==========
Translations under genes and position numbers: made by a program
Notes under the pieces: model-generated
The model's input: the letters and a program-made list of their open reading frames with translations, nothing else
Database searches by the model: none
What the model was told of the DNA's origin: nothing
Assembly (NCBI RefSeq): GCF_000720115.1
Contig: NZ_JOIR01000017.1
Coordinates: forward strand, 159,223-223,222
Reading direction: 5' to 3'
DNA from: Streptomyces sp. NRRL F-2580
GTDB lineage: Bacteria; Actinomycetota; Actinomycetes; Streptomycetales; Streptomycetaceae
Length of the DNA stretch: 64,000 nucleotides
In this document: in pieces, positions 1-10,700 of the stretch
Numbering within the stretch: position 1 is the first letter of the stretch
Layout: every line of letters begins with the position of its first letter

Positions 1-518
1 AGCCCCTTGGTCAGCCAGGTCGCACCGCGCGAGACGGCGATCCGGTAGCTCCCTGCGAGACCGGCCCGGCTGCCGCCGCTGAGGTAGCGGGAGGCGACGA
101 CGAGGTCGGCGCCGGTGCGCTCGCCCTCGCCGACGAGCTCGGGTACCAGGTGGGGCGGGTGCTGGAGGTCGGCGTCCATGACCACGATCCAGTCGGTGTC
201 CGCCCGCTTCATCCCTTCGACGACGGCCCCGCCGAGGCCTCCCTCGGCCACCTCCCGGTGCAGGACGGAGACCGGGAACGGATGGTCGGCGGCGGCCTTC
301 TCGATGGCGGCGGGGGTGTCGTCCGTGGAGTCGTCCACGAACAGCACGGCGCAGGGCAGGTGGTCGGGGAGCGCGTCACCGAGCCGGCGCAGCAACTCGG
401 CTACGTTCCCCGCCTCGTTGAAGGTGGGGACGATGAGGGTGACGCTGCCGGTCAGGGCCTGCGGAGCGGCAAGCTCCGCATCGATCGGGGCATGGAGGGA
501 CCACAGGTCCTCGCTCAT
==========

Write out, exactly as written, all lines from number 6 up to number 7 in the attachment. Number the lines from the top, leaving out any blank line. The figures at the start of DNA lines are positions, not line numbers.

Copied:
Assembly (NCBI RefSeq): GCF_000720115.1
Contig: NZ_JOIR01000017.1